In the meantime…..John sat in the dressing room, finding new ways to enjoy the world of Mac.
Whilst I took over Richard’s Strat and annoyed everyone within earshot, Richard got on his laptop and Skyped home.
Three hours can go by very quickly but I’m afraid these three didn’t and it wasn’t long before I was fast asleep in one of the three ‘comfy’ chairs in the dressing room. I’m not complaining, far from it, but it is rare to find a dressing room with as many chairs as band members. That’s why we carry our trusty roller-mats so we can stretch out, space permitting.
Catering was announced as ready and while our crew changed over sets after Bob’s sound-check, we popped in for a spot of dinner. We then sound-checked in the usual fashion and ran the three set-list changes for the evening’s show. A slightly later showtime this evening, as we enter Europe.
We walked onto the stage at exactly 8pm to a rapturous welcome and steamed through our part of the evenings’ entertainment finishing with one of the oldies, again to an unbelievable reception. We all agreed, as much fun as we’ve had in the UK and Ireland, it’s great to be back on the continent and these stand-up shows are exciting in the extreme. Then it was a slow amble back to the dressing room, and a brief wind-down before boarding the TWO buses for the trip to Paris. This evening we picked up the other bus, known affectionately as the ‘talent’ bus, half of us will travel on this luxury double decker thus relieving the strain of eleven of us squeezed into the band bus which we used in the UK. Mark, myself, Glenn, Jim, Pete and Richard were all aboard and our new driver Carl set off on the 135 mile drive. We enjoyed cheese and biscuits in the bottom lounge courtesy of Pete and a little later on, Jim and I gravitated to the top lounge where we enjoyed the forward view listening to fabulous music from Jim’s iPod. I fear my long-established position as band DJ is in serious jeopardy these days, especially with Jim around. Not that I mind in the slightest, Jim’s profusion of musical knowledge and indeed his collection of weird and wonderful tunes leaves me in awe. …it’s great to have you back Jim!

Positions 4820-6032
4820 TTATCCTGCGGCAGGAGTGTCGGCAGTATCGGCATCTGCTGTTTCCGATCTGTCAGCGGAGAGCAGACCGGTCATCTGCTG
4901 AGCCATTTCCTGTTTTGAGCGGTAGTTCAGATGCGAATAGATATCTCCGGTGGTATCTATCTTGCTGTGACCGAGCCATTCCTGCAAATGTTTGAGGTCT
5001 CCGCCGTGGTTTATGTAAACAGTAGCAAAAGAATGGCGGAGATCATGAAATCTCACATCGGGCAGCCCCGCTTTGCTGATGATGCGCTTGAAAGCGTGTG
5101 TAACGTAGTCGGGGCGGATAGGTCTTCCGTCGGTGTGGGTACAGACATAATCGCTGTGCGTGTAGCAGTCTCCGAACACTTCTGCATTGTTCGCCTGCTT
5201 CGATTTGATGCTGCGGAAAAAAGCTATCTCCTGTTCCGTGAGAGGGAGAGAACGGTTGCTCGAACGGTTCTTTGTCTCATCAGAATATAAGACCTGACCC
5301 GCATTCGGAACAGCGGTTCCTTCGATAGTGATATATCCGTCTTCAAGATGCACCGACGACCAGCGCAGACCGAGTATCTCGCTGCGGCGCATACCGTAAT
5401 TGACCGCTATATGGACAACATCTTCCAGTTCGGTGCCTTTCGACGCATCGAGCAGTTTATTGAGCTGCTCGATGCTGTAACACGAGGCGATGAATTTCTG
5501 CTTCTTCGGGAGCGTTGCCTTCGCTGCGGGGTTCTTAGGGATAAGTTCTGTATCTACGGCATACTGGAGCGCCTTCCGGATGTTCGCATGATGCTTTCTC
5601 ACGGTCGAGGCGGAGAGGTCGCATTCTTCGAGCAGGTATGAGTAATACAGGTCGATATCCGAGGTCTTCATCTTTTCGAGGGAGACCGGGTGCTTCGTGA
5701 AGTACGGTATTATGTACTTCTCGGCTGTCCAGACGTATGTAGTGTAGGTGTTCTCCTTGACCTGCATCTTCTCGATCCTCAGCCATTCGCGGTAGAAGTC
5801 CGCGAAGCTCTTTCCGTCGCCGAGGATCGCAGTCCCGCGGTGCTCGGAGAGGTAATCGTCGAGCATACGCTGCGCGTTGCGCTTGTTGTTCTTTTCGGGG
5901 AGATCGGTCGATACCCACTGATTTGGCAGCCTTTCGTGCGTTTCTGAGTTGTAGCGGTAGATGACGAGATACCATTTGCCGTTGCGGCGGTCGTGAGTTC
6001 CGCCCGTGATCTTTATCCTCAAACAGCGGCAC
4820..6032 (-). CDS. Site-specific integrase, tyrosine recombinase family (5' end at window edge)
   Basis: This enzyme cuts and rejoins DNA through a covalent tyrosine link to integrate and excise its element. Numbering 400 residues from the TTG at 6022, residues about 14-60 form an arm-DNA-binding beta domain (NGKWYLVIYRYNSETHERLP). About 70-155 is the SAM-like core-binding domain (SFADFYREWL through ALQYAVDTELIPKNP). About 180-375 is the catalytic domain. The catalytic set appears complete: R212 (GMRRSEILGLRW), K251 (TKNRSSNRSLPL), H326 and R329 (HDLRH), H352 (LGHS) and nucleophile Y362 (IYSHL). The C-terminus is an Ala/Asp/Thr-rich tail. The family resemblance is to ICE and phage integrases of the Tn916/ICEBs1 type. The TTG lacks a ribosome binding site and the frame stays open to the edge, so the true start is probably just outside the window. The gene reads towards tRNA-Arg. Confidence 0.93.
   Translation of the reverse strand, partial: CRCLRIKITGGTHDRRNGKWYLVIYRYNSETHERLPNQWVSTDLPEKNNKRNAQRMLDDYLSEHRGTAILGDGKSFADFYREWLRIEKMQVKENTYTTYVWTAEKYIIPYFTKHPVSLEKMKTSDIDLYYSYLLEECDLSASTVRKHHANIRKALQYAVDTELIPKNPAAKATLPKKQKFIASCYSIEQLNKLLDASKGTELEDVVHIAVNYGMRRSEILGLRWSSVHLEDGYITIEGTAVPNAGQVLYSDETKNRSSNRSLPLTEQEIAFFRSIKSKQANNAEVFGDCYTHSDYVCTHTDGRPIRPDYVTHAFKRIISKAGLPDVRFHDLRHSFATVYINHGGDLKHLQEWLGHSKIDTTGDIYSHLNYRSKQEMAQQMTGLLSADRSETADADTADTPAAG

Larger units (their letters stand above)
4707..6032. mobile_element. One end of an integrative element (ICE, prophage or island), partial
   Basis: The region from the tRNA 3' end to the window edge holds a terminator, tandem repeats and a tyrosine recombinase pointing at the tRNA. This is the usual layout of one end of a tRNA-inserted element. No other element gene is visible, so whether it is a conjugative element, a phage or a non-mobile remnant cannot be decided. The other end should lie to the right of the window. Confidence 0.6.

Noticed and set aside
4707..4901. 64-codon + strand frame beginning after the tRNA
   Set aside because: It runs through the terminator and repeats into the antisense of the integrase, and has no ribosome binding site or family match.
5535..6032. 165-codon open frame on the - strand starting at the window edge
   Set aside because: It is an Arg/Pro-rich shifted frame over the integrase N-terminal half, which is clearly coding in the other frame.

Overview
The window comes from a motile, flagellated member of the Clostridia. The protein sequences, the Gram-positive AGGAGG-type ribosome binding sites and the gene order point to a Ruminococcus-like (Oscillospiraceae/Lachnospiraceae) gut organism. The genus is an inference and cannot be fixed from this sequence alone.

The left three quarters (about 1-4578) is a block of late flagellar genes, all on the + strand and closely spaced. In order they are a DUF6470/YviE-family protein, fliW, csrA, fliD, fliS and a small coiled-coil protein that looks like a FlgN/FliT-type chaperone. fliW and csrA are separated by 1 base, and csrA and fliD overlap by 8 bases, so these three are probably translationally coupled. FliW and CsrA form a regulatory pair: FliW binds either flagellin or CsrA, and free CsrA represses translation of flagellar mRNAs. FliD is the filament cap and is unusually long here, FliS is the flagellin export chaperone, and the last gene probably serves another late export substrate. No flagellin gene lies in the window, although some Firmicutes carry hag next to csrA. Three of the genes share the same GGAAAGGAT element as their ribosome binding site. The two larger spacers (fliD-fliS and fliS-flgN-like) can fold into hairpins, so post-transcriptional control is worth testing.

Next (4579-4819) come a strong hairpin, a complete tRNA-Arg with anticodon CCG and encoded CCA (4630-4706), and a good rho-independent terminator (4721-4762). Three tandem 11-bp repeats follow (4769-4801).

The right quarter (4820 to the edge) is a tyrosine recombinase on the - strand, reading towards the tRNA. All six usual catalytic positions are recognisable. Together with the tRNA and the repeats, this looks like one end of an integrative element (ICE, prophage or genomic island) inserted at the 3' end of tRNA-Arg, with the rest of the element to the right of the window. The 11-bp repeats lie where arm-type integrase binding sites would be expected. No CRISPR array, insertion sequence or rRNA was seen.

Pretty soon we were on the familiar Boulevard Périphérique, one of the busiest sections of roadway in Europe, passing the Stade de France and gliding our way into the centre of Paris. The 205 year old magnificent L’arc du Triomphe was soon in view and the hotel was just round the corner. Another new hotel for us and leaked reports were good…and justified as we were soon to enjoy luxury and Parisian hospitality rarely experienced, making me feel extremely privileged.
I was escorted into my delightful room where my bags were already parked up neatly. Once I found the bathroom, hidden behind mirrored doors, I drew breath. Wow.
A sad footnote –
British Indy car racing driver Dan Wheldon was killed yesterday in Las Vegas in a 15-car pile-up. As a motorsport fan and after being particularly moved by the wonderful movie ‘Senna’ on Saturday, I felt I should give mention to this sad loss.